De La Rosa raves about Central’s cafeteria, which features dishes that pay homage to the diverse student population. A weekly menu that transcends burgers and pizza visually reflects the variety of perspectives found in each classroom. And like the lunches that everyone partakes of, viewpoints can be shared and exchanged. “It’s a constant reminder that there’s another perspective, that there’s not just one way to do things or to view a situation. So they’re constantly practicing that flexible thinking,” says Alexandra Babino, Ph.D., Gifted and Talented facilitator at Central. She loves watching students ask questions about the differences they see in each other, practicing the art of standing in others’ shoes. “No one [perspective] is inherently better or worse, but they’re both valuable. And that’s where the richness comes in.”
A wealth of perspectives
Deeper relationships blossom from empathy, the richness that comes when kids learn to live outside themselves and value another’s point of view. According to Harvard Graduate School of Education’s Making Caring Common project, current middle and high school students value empathy and fairness less than personal achievement and selfish gain. Though the goal of academic success should not be tossed aside willy-nilly, the devaluation of empathy can birth selfish consequences like unkindness, bullying and even violent behavior.
Like calls to like, and research has demonstrated that empathy grows most naturally among people from like backgrounds. But multiple studies in the ’80s and ’90s showed that collaboration in the classroom encouraged kids from unlike backgrounds to develop the same empathy and respect for each other’s perspectives.
That’s why González-Carriedo’s three children attend dual language programs in Denton elementary schools alongside Spanish-speaking children: to stretch their worldviews beyond the familiar. González-Carriedo, originally from Spain, and his wife, born in the U.S., want their kids to master both languages but also to glean all they can from their immigrant peers. The amazing thing, González-Carriedo reveals, is how the language barrier isn’t really a barrier at all — not to kids.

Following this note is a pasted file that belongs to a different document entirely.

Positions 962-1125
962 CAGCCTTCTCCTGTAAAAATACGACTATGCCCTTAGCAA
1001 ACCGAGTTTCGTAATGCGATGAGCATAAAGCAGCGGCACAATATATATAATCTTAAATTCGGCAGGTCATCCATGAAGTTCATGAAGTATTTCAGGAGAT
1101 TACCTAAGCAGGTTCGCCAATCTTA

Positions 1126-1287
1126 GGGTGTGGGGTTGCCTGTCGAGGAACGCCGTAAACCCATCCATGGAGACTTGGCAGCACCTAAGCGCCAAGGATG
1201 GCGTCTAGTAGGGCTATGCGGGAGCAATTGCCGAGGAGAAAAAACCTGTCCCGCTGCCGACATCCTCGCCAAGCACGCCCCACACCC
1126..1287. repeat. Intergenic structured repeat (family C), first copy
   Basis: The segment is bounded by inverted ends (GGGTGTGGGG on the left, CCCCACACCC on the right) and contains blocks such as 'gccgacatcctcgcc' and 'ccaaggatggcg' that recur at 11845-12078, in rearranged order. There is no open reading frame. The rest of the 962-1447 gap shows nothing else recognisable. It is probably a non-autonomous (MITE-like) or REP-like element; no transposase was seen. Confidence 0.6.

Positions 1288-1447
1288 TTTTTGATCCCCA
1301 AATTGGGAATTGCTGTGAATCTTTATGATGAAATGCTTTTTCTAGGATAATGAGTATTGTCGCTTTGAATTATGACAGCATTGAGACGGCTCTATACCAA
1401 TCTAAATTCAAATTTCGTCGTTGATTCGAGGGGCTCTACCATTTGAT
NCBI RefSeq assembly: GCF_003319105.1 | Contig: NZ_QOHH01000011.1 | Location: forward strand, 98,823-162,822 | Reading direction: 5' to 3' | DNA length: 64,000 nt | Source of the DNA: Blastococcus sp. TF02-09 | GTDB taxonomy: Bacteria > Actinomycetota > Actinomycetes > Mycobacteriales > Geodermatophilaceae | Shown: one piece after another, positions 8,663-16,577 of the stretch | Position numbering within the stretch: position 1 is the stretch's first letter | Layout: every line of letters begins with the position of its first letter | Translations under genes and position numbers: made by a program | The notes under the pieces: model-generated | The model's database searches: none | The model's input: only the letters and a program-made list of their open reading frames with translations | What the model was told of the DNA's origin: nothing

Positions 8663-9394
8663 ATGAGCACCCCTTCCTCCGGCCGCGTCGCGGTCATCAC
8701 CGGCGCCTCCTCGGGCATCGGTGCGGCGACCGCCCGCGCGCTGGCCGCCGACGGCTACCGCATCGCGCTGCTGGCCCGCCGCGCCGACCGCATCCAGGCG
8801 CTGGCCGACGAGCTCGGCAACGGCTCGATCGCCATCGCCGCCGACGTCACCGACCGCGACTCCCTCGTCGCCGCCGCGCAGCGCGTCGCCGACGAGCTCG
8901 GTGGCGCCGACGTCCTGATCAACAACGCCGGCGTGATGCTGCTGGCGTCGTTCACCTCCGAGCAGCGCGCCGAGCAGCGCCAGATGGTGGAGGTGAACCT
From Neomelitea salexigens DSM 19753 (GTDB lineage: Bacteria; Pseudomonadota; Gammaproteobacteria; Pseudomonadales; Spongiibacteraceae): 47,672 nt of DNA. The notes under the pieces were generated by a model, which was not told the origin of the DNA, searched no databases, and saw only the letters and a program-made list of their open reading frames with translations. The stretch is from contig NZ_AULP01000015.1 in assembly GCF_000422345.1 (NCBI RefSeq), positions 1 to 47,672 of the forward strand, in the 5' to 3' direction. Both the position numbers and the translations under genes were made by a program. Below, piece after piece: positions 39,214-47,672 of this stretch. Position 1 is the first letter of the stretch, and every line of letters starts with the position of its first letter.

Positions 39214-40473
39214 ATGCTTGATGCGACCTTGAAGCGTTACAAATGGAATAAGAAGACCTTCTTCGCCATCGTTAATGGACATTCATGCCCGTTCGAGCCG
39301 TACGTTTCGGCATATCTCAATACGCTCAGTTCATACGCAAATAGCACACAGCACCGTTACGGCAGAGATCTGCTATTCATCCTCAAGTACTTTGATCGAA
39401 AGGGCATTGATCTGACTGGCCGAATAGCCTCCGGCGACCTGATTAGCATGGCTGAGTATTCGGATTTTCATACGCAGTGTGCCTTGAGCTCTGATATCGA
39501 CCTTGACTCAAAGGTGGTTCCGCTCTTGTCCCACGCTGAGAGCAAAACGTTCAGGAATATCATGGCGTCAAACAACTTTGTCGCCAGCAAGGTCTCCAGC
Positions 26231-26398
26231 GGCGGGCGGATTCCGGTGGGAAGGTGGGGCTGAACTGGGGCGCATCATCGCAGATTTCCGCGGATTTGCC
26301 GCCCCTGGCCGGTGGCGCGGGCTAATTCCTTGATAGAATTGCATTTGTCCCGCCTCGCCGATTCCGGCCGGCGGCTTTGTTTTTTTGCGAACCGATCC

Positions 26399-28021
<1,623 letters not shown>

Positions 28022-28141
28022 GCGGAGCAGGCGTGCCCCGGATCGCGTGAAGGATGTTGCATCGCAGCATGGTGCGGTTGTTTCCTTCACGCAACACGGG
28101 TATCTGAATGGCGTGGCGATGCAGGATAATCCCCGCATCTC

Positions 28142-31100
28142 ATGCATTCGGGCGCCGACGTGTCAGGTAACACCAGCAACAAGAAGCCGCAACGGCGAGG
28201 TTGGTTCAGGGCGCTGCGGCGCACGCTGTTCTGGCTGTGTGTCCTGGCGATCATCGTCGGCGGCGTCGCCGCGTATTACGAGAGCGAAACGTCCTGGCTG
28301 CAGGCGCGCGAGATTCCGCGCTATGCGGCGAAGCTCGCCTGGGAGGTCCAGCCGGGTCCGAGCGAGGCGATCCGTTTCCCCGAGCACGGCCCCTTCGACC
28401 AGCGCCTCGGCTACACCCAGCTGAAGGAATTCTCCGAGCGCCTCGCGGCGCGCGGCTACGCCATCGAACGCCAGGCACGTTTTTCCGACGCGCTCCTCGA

“From day one, you saw them together in the class, playing together, learning together, working together on different activities,” he says of his daughter’s kindergarten classroom. “Children have a great ability to connect to each other regardless of their cultural or linguistic background, and that’s something that any time we walk into a diverse classroom we can see it.”
When children step outside their cultural bubbles and play and learn with others unlike them, they become experts at finding common ground and building empathy, not judgment, in that space.
“As students are working collaboratively, they’re working in groups, they’re talking to each other, I just don’t think they see the differences,” says Suann Claunch, ESL director at Fort Worth ISD. “I think they see more similarities and they’re able to build on that and make it a richer experience for everyone.”
Because in the end, kids are just kids. They play on the playground, they share their crayons (maybe) and they pull the crusts off their PB&Js. They don’t ask each other for documentation, but they do grow from each other’s experiences. And as these kids swap markers and stories, unbeknownst to them, they’re molding their future selves into savvy professionals and compassionate citizens. “It just looks like school,” says Claunch. “You have a room full of 8-year-olds and they’re all being 8-year-olds. They may have a different color of skin and wear different clothes and speak with different accents, but they’re all there to do school.”